Administration of inhaled NQ

Inhaled NO is generally administered to mechanically ventilated patients and can be added before the ventilator at a fresh gas inlet. The source is a tank containing a known fraction of NO in nitrogen which ranges from 25 to 2000 ppm (1 ppm = 40 nM). A gas-mixing system dilutes NO in additional pure nitrogen from another tank. The NO-N2 mixture is connected to the gas inlet of the ventilator. A home-made version is provided on the Siemens Servo 900C ventilator. Another prototype NO mixing method was recently described with the new Siemens Servo 300 ventilator.

When NO is delivered at the fresh gas inlet, a soda lime canister may be added to the inspiratory limb downstream of the ventilator to minimize the fraction of nitrogen dioxide (NO2). NO2 is produced by oxidation of NO in the presence of a high oxygen fraction, particularly if there is prolonged contact between these two gases. The final acceptable NO2 fraction delivered to the ventilator must be less than 1 ppm.

Another delivery system has been described where NO in N 2 is directly administered to the inspiratory limb either continuously or during the inspiratory phase. NO is delivered via a nitrogen flowmeter which delivers flows between 10 and 1500 ml/min.

Because NO reacts rapidly with oxygen, we have chosen a delivery system that limits the time of contact between the two gases ( Payen.efa./ 1993). At the majority of centers in France, NO is administered continuously via a fenestrated silicone catheter of diameter 1.3 mm (Vygon, Paris, France) positioned within the tracheal tube so that the distal tip of the catheter is 2 cm above the distal end of the tube. Thus the tracheal tube protects the tracheal wall from direct contact with NO which could induce local inflammation and damage. The tube and catheter positions are easily checked by chest radiography. NO is driven into the tracheal tube by continuous flow from a cylinder containing 225 ppm NO in nitrogen (CFPO, Meudon La Fort, France). The flow rate is adapted to provide the therapeutic fraction (5-15 ppm) according to the following formula:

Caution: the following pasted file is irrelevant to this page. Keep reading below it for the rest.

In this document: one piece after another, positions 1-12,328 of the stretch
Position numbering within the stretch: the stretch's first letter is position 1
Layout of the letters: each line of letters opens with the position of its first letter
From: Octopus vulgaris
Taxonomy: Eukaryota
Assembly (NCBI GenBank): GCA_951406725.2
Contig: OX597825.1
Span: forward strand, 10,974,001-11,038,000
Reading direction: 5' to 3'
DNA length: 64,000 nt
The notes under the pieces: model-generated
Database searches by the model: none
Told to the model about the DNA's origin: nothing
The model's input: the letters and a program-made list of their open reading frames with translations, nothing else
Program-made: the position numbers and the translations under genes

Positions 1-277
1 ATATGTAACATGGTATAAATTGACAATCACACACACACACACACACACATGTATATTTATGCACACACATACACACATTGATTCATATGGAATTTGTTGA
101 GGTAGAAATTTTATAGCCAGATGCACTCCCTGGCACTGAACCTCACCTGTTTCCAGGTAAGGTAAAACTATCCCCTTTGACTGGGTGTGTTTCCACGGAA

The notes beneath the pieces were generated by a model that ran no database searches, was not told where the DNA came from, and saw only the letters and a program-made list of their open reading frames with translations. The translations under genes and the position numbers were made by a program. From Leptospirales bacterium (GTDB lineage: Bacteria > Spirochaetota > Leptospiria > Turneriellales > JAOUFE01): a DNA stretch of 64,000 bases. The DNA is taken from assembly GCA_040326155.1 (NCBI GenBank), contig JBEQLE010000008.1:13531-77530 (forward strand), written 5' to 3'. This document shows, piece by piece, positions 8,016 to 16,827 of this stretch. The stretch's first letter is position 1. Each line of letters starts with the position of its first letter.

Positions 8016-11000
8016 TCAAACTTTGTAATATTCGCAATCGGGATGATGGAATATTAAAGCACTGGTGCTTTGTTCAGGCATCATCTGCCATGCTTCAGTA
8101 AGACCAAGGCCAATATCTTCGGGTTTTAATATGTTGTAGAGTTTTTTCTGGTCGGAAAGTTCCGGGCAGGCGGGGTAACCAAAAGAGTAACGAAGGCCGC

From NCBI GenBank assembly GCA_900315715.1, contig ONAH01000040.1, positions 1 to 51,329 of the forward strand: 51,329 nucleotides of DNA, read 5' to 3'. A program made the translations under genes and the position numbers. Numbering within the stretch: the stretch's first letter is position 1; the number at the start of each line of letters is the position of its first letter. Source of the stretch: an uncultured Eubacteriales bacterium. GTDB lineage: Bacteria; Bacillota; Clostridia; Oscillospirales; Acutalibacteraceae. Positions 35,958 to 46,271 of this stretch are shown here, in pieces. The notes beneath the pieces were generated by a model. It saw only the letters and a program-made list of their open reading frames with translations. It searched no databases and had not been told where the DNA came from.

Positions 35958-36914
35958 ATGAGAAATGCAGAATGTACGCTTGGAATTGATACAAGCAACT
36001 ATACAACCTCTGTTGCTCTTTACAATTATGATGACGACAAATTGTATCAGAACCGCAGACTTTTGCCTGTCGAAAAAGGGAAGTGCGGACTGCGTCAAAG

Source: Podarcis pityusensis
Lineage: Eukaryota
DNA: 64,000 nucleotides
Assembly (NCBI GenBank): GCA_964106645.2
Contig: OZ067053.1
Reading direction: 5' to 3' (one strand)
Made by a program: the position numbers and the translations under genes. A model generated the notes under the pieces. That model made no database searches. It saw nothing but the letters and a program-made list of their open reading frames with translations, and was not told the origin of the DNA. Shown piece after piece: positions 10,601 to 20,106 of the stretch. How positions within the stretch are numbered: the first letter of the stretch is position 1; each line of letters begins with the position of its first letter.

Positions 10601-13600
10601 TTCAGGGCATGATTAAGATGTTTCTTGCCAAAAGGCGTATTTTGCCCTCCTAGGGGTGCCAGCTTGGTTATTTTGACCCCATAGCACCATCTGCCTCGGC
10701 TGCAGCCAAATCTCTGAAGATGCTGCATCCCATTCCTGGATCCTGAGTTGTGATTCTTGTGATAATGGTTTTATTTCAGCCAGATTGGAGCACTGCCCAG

NO flaw rate {l/min} = x minute vçmilaïkin (l/min).

For example, if the minute ventilation is 9 l/min, the NO flow rate must be 0.6 l/min to ensure delivery of 15 ppm NO. Tidal volume is reduced to compensate for the added volume of NO and nitrogen, and to keep the minute ventilation constant. An additional advantage of this delivery system is that, if the ventilator fails, hand ventilation does not interrupt NO administration. However, ventilator breakdown will result in the provision of the tank fraction of NO (225 ppm), which might be toxic.

NO can be administered to non-intubated patients through a face-mask connected to a non-rebreathing circuit. Such a system consists of a 5-liter reservoir bag and a one-way valve to separate inspired and expired gas. The fraction of NO-N 2 mixture delivered to the mixing reservoir ranges from 5 to 40 ppm.

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